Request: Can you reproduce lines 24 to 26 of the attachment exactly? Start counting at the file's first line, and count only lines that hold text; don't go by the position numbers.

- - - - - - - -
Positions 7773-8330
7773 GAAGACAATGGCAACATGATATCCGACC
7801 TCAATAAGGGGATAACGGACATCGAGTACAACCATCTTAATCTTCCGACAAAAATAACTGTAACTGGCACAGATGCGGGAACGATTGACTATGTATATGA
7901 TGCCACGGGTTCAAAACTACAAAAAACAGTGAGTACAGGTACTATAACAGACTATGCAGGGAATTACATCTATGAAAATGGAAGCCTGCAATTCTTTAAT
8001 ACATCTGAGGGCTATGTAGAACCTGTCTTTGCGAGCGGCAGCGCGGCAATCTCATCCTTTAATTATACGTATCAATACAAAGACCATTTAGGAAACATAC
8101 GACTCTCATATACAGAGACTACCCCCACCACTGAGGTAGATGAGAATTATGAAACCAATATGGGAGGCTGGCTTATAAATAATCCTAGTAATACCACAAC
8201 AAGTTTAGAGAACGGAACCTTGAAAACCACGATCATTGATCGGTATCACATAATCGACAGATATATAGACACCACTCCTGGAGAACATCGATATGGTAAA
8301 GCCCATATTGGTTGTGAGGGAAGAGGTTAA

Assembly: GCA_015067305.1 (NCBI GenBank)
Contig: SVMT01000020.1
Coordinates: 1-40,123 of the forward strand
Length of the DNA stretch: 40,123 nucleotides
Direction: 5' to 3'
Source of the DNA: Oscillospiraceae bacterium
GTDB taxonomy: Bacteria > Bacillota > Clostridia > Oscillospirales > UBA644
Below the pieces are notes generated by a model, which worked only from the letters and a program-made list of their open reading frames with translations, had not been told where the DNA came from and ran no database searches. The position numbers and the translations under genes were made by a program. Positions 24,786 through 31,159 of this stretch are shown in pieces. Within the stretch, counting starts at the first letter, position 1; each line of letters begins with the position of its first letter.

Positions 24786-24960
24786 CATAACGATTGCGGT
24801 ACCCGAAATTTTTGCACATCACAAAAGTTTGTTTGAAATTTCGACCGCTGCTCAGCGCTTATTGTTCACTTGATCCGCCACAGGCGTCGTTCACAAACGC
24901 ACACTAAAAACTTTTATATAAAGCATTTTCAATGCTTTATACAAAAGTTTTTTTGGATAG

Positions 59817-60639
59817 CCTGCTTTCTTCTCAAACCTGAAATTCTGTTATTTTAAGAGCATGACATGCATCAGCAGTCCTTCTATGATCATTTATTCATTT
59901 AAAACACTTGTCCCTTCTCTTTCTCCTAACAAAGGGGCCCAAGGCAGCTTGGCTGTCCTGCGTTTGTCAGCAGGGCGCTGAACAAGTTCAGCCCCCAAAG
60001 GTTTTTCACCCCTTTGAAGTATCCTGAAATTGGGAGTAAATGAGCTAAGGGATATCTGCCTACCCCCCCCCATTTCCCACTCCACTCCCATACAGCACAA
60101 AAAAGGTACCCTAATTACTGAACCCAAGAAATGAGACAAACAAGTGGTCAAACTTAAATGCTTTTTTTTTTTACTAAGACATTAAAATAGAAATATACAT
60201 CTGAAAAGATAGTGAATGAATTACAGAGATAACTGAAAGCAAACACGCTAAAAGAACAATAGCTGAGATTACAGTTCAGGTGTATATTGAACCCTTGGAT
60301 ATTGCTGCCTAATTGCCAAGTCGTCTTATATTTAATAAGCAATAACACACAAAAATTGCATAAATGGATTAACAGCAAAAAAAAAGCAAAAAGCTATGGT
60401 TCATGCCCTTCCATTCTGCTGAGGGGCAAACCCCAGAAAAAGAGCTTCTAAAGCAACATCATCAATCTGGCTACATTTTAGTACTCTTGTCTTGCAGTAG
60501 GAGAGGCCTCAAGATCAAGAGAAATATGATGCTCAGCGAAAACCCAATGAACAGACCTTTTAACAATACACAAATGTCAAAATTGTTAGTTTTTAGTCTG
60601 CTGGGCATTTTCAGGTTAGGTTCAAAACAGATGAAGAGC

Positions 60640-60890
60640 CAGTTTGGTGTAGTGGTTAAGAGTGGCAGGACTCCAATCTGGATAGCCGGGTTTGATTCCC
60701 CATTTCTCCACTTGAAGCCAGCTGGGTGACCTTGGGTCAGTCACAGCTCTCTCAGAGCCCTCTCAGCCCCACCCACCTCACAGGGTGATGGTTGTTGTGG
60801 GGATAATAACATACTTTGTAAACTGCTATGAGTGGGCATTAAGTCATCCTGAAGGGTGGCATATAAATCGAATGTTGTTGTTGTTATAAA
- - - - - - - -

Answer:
60001 GTTTTTCACCCCTTTGAAGTATCCTGAAATTGGGAGTAAATGAGCTAAGGGATATCTGCCTACCCCCCCCCATTTCCCACTCCACTCCCATACAGCACAA
60101 AAAAGGTACCCTAATTACTGAACCCAAGAAATGAGACAAACAAGTGGTCAAACTTAAATGCTTTTTTTTTTTACTAAGACATTAAAATAGAAATATACAT
60201 CTGAAAAGATAGTGAATGAATTACAGAGATAACTGAAAGCAAACACGCTAAAAGAACAATAGCTGAGATTACAGTTCAGGTGTATATTGAACCCTTGGAT